Self storage operator Gina Kudo and her coworker saved the life of a tenant last month at her facility, Cochrane Road Self Storage, in Morgan Hill, California. The tenant was having a stroke, and his life was saved by the quick thinking and actions of Kudo and the rest of Cochrane’s staff. After the incident, Kudo wrote in to Inside Self-Storage to explain the importance, from a safety standpoint, of stroke awareness, getting to know tenants and being aware of what may be happening in a self storage facility.
On the morning of August 5, Kudo explained, one of her tenants suddenly started shaking, couldn’t speak and seemed “drunk,” according to one of her coworkers. But Kudo knew the tenant, and she knew he wasn’t drunk. She thought it sounded like he was having a stroke. He had a history of heart trouble, had had heart surgery, and also had diabetes. Kudo called 911, explaining the tenant’s medical history to the dispatcher over the phone, and indicated that she suspected her tenant was having a stroke. Meanwhile, she sent a coworker to stay with the tenant, Daniel. Daniel’s grandson was with him as well, and had phoned a relative to ask for help. But Daniel was growing progressively weaker. His family members had him sit down in the car and were fanning him.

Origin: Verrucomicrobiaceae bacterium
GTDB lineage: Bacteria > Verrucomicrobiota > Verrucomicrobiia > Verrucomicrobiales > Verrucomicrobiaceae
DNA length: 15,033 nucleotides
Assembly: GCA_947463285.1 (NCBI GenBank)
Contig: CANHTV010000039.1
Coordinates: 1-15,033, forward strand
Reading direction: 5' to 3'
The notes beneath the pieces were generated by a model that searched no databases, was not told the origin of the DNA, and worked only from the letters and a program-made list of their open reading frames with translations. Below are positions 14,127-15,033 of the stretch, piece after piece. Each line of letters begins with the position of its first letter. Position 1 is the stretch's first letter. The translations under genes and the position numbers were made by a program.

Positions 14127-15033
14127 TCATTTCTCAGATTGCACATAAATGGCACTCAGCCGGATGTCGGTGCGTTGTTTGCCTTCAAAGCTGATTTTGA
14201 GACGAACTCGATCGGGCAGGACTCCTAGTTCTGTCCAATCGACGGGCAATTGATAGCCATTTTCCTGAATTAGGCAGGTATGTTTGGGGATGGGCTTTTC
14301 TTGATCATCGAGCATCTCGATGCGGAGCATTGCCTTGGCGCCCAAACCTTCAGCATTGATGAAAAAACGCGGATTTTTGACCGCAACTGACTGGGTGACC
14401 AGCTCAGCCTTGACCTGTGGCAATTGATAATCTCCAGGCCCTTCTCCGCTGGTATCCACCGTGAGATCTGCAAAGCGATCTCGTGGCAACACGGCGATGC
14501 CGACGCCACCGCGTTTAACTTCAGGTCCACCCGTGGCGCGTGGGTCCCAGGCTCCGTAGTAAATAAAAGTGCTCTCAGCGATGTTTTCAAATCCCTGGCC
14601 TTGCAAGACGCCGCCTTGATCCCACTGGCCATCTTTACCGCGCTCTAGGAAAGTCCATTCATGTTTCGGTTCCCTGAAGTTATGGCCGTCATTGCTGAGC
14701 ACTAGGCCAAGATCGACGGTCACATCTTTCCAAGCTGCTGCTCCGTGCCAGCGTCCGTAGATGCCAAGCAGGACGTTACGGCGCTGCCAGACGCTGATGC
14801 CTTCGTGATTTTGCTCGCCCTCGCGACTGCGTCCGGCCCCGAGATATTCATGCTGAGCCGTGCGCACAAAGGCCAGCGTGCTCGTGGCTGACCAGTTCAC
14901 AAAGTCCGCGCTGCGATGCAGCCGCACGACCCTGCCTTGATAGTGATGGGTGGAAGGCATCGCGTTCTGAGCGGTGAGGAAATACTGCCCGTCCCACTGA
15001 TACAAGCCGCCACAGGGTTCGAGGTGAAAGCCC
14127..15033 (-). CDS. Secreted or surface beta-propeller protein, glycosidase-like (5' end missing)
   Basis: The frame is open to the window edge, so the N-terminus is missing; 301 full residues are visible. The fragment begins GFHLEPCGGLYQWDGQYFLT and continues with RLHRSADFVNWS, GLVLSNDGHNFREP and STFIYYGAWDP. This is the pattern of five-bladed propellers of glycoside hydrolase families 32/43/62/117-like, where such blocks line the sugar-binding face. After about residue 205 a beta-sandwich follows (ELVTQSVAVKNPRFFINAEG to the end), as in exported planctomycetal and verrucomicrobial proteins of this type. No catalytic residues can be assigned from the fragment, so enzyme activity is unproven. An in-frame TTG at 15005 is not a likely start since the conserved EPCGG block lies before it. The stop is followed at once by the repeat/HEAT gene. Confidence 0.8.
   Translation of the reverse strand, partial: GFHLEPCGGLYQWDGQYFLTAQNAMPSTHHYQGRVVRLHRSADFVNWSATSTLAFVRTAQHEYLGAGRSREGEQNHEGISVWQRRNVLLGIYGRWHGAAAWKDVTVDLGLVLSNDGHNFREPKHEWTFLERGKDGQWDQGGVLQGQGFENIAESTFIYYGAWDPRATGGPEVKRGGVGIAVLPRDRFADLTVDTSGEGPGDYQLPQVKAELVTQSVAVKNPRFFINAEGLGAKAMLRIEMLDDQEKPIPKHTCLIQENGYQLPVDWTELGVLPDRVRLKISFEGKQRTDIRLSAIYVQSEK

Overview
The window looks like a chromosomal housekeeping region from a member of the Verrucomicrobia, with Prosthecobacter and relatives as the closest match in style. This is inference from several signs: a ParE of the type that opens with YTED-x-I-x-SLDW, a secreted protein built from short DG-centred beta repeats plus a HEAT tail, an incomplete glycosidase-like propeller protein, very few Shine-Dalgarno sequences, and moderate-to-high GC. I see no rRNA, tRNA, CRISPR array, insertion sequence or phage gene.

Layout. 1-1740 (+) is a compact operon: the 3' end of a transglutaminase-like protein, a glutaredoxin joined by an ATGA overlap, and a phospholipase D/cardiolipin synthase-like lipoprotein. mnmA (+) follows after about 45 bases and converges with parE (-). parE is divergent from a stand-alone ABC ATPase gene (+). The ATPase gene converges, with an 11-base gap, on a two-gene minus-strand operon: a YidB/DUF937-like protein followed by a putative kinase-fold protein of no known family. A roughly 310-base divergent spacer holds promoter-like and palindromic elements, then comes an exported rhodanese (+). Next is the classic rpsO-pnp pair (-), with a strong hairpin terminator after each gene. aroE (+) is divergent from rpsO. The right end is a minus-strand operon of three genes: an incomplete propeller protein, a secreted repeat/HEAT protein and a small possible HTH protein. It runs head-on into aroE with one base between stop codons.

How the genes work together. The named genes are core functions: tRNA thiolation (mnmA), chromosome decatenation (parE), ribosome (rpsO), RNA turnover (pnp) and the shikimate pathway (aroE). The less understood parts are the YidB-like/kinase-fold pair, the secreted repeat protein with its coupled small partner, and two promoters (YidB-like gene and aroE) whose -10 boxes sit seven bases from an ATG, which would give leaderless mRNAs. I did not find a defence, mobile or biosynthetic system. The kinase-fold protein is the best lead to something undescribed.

The Morgan Hill Fire Department, Kudo noted, arrived within three minutes. Kudo had previously propped the gate open and was waiting on a golf car to direct them to Daniel’s location. She stationed a coworker at the main crossroad to direct other tenants away from the area. Then, at a paramedic’s request, she went back to the gate to direct the ambulance when it arrived. Within ten minutes Daniel was headed for the hospital.
Later Daniel’s family told Kudo that doctors at the hospital had commented that without such quick action by the self storage facility staff, Daniel would not have survived his stroke. A few days later, Daniel himself was able to come for a visit.
In addition to knowing her tenants well, Kudo also had the benefit of stroke awareness training provided by her boss, Chuck Toeniskoetter, who had experienced a stroke and founded the Stroke Awareness Foundation. The Stroke Awareness Foundation uses the acronym FAST to help people to remember the signs of stroke and to know that they need to act quickly. The signs are:
- Facial weakness
- Arm and leg weakness
- Speech problems
The T in FAST stands for “time is critical,” as it was in Daniel’s case. Kudo advocates making sure that the entire staff of a business understands the warning signs for stroke, and keep a Stroke Awareness card close by at the front desk, so staff members have a reference to refer to when they are in doubt.
Meanwhile, her boss, Toeniskoetter, recently completed a Harley road trip in honor of stroke awareness. Some parts of the trip, and a special CNN report on stroke awareness, will air on CNN on Oct. 4.